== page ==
Greece Collapses – Germany and the World Will Pay the Price

By Shlomo Maital

   Greek collapse

    Two trucks speed toward each other on a deserted highway. They are 50  kms. apart.  Each drives at 100 kms. an hour.   They have 15 minutes before they meet.  Plenty of time to slow down, stop, turn off the road. 

    Yet they still collide head on, with massive damage.   

    Then, the experts debate why this happened.

    This is the story of Greece.  Greece joined the EU in 1981.  It joined the Euro in 2000, in time to implement paper euros and coins when all of Europe did. 

   Here is what  former  European Central Bank Chief Economist Otmar Issing  said, in March 2011:   “Greece was only able to join the euro through deception [its budget deficit was far above permissible levels]  and the currency bloc’s leaders have been “too polite” ever since to deploy adequate sanctions that could have averted the region’s debt crisis.  When I worked for the ECB, I suffered every time countries didn’t meet the criteria…Greece cheated to get in, and it’s difficult to know how we should deal with cheaters. … Greece will probably be unable to honor its debts as it grapples with insolvency. The country’s repayment ability remains questionable even after the government endorsed an accelerated asset-sale plan and a package of budget cuts necessary to draw a fifth tranche of its bailout.”

    It was obvious in 2011, four years ago,  that Greece could not pay back all that it had borrowed.  Today its public debt is an unsustainable 177 percent of its GDP.  So it is obvious – much of the debt has to be wiped out, one way or another.

   Are Greece and its leaders to blame?  Sure.  But on the principle of “sunk costs”, the history is irrelevant. The question is, what to do today, to avoid the crash?  We’ve seen it coming for years, according to Issing.  Yet Europe and its blind leaders continued to torture Greece, imposing ever more severe austerity.  You cannot grow an economy by shrinking it.  And an economy can only pay back debt by growing.  Grade 5 kids know that.  But politicians and economists don’t.  You cannot have a single currency, the euro, without a single united banking system throughout the euro zone with one set of rules.  That never happened. It never will.  So the euro will become a permanent chronic ongoing crisis, and it has been for years.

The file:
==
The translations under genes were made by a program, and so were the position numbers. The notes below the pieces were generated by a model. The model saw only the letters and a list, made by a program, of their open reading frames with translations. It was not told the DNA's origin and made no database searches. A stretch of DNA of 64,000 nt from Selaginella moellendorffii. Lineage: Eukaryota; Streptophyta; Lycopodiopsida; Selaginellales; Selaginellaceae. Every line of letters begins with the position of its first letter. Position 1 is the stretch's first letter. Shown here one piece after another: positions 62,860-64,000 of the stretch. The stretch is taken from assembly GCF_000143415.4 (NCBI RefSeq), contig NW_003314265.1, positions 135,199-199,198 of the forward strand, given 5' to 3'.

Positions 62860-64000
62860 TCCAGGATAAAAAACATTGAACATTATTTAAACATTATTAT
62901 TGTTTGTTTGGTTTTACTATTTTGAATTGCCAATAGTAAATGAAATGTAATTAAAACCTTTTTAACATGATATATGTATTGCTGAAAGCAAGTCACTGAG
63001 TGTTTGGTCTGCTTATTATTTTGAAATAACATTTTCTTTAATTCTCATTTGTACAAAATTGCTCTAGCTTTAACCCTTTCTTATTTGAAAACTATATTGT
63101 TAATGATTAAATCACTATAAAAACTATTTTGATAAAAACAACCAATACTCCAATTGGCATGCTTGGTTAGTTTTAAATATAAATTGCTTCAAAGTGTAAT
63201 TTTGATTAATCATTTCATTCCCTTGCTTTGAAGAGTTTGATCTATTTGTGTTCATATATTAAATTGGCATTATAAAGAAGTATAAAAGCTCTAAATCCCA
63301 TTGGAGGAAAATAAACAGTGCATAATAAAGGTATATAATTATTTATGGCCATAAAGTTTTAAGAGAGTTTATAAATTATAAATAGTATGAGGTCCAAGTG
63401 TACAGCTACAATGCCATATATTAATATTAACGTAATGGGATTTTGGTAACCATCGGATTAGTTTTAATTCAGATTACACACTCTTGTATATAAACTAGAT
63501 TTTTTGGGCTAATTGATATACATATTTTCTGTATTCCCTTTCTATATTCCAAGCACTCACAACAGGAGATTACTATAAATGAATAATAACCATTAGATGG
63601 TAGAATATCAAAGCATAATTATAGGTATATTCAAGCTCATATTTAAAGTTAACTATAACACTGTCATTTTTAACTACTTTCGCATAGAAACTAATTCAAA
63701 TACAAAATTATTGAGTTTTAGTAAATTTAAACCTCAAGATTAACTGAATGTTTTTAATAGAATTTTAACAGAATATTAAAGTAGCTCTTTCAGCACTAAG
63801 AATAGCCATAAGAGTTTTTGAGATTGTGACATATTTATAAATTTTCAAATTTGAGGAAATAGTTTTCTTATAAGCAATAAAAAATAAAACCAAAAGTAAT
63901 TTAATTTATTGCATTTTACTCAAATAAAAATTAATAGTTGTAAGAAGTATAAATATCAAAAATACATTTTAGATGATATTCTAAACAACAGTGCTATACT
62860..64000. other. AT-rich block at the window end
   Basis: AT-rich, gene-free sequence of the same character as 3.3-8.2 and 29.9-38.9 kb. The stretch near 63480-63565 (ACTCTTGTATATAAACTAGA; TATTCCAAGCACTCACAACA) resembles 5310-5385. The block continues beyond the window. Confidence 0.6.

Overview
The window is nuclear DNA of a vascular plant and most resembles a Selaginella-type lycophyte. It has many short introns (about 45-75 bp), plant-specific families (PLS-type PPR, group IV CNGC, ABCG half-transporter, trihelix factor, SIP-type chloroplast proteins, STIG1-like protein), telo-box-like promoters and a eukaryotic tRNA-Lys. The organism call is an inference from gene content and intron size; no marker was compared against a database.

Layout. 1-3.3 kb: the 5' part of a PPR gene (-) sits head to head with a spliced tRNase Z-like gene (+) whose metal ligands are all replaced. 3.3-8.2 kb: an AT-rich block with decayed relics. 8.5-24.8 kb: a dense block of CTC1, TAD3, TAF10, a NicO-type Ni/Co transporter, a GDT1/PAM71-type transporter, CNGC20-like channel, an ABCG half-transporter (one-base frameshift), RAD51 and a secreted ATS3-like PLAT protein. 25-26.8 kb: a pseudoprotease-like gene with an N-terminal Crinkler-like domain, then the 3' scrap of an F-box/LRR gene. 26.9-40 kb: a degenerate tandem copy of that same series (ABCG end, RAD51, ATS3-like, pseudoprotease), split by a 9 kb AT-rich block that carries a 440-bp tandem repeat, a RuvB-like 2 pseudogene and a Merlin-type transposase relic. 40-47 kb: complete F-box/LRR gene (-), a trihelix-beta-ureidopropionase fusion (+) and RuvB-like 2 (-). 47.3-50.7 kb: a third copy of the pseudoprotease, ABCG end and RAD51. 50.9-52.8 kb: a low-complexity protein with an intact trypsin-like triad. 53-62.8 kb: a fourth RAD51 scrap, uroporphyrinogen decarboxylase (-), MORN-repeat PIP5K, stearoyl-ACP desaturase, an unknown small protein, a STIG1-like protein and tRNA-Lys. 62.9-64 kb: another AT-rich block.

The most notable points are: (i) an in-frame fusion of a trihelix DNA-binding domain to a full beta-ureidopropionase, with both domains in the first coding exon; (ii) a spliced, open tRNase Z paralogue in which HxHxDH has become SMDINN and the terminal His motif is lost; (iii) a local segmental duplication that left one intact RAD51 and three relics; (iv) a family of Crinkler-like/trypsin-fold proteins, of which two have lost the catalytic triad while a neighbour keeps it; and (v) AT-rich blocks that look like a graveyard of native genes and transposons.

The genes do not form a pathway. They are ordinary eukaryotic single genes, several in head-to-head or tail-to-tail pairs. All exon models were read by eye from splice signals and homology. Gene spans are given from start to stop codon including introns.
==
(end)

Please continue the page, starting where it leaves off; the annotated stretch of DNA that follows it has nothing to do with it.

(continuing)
Yesterday German Chancellor Angela Merkel said, “if the euro fails, Europe fails.”  Really?   What has Chancellor Merkel done to recognize reality – Greece cannot, cannot, pay back its debt?    She should have said, “The euro has failed, because I have failed, and I therefore tender my resignation.  I failed to explain to the German voters, that even if we wipe out a quarter of Greek’s debts, Germany still has gained immensely”. 

     Who has been the big winner from Greece’s suffering?  Germany.

     Why? Because Greece has dragged down the external value of the euro, and the cheap euro makes German exports more competitive.  If Germany under Merkel would give Greece 3 percent of all it has gained from the Greece-driven euro decline, the crisis would be over. 

      Some 37 % of Germany’s GDP comprise exports, or nearly $1.5 trillion (in 2014),   just slightly behind that of the U.S., whose population is three times bigger.  Even China exports only 23 % of its GDP.   How strong will German exports be, when Greece leaves the euro, restores the drachma, bankrupts its citizens and its banks, crashes world financial markets,  bashes the world economy —  and then the euro soars,  throwing Germany’s export-driven economy into recession?

     Two trucks speeding toward each other for years.   Could the crash have bene prevented?  Sure,  with common sense. 

     Was it?

     No.   History will be unforgiving to the hypocritical blind leaders who caused this.

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